No matter how old you are, how many mistakes you’ve made or how long it’s been, it’s never too late. You’re never too old to take a class, get your GED, finish high school, or go to college.
How do I get started? Where can I go for help?
If you want to brush up on any skill, get help getting your GED, finish high school, or go to college, you can:
- Visit a local or nearby community college. You can speak with someone at the Continuing Education or Adult Education department for help finding programs, resources and things you can do to get started in the right direction.
- Visit a local or nearby public library. You can speak with a librarian or someone at the information desk for help finding free upcoming classes, programs and resources near you.
- Contact your state education agency. They can help you learn more about your options for finishing high school, going to college or getting training for work.
- Call 2-1-1 for 24/7 help. You can dial 2-1-1 on your phone anytime and speak to a representative about school. They can look up and give you phone numbers and websites that can help you no matter what your situation is.
- Talk to your boss at work. If you’re working, talk to someone at your human resources department. You may be able to help you get some financial help for school, training, or classes that can upgrade your skills.
What kind of help is available?
- Adult classes, job training and career help. Not sure about what you want to do? Your local public library can help you find out more about different job and career options that you can try. Your local public library or community college may offer many classes on different subjects that you can take to improve your skills. They may also have job training and certificate programs to help you start working in the field you want.
- Day and night programs to finish high school. There are programs you can sign up for to take the classes you need to finish high school. They even have night classes if that works better for you.
- Help preparing for the GED test. Your local public library or community college may offer free classes to help you do well on the GED test.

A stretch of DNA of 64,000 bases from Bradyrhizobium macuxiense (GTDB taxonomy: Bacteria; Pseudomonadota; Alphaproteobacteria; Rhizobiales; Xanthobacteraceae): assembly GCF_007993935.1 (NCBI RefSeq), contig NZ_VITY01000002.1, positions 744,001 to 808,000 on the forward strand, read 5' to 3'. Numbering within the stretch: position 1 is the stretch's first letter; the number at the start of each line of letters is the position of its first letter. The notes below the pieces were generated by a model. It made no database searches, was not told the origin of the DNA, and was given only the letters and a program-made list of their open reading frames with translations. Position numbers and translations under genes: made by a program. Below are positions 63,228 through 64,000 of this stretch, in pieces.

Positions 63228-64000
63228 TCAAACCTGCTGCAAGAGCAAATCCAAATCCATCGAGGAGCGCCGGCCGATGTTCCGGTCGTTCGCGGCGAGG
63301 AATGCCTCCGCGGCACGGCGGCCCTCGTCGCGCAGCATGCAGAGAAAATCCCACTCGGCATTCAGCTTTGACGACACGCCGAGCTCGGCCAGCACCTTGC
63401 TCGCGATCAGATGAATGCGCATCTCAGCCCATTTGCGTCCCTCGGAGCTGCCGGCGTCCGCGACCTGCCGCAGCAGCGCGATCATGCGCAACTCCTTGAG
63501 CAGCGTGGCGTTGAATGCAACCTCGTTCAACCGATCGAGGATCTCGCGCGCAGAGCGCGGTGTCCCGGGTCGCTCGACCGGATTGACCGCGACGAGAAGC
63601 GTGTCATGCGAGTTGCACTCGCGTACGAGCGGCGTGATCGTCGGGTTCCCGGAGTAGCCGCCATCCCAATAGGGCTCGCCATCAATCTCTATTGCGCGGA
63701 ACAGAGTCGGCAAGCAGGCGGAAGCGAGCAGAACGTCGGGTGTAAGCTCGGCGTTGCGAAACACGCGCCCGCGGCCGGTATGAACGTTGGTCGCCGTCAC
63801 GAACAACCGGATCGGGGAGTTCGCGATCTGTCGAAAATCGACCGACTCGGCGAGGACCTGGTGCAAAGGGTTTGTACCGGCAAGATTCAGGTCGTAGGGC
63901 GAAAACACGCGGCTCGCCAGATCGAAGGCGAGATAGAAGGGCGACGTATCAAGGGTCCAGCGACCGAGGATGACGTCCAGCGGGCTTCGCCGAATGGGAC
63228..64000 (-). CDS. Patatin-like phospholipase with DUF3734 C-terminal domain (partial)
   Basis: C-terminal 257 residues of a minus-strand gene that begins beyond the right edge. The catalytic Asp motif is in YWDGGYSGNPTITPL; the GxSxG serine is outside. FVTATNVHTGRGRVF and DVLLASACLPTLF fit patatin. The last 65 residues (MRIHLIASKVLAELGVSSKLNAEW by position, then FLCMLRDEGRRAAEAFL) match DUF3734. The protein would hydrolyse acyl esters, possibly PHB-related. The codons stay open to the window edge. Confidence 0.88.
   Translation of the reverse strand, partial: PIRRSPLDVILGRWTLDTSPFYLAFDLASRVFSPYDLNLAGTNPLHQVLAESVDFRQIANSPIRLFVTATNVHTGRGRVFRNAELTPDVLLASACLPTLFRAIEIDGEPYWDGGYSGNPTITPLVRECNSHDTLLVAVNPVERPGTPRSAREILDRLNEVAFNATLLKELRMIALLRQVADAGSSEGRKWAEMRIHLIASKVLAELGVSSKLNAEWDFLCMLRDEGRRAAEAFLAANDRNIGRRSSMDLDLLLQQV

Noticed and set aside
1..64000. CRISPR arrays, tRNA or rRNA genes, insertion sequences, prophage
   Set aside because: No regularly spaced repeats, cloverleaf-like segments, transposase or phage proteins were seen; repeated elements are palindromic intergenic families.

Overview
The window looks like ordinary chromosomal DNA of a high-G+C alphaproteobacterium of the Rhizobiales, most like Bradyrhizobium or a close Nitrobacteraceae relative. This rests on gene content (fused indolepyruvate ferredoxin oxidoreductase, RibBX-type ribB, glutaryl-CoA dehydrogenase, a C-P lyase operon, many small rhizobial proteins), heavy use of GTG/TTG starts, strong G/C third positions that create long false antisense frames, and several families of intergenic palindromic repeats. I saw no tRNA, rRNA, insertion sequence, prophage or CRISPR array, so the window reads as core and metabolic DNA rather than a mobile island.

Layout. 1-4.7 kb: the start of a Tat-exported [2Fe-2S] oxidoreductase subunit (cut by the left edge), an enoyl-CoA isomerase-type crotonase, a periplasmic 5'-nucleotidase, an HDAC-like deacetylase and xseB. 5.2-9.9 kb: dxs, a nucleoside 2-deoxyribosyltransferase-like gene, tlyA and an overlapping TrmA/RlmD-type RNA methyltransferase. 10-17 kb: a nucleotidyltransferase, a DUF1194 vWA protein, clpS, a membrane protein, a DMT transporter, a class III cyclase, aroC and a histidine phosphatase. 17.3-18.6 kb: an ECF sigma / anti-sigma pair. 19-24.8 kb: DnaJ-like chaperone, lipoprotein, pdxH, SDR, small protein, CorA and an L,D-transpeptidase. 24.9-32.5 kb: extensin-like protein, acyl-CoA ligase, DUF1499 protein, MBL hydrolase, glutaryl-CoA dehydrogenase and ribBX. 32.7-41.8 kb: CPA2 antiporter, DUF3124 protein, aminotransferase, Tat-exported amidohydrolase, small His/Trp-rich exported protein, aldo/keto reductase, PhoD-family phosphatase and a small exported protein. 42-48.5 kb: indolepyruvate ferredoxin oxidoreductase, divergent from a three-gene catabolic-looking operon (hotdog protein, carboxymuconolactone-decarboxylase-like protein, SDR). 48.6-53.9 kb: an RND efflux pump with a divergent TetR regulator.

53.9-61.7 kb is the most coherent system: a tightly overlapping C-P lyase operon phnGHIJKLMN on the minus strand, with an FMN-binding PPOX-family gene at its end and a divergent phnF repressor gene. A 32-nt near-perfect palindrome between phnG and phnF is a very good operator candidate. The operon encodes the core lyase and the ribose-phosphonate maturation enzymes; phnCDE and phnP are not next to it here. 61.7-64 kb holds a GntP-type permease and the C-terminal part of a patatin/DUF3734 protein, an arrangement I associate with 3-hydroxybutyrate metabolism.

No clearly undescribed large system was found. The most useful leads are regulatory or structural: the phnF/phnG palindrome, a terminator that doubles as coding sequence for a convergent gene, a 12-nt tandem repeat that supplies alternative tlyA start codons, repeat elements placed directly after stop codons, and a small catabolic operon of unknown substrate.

- Grants. As long as you stay in college and keep good grades, you don’t have to pay it back. Many grants are given based on you and your family’s income.
- Work study and internships. Your college can give you financial help as long as you’re working a work study job. Work study jobs may be on or off campus and are usually part-time. There are also internships or temporary jobs you can get through your college in any field or career you’re interesting in trying or learning more about.
- Loans. This is financial aid or money that you borrow from the government or bank and have to pay back.
- Scholarships. Like grants, you don’t have to pay it back. You can get scholarships based on your grades, how good you are in sports, or what career or field you’re interested in studying.
For more questions on money help for college, see your local community college’s Financial Aid office.
✧ Guides: My GED (all about the GED test), Student Aid (help preparing and paying for college) and FAFSA (free application for federal student aid), Fast Web (help paying for college) and US Department of Education (more help finding out about your options)
Call 2-1-1 for 24/7 help finding more programs, services and all kinds of help near you.
Call your state education agency for more help learning about your options for finishing high school, going to college or getting training for work.
Page last reviewed: May 26, 2017 Page last updated: May 26, 2017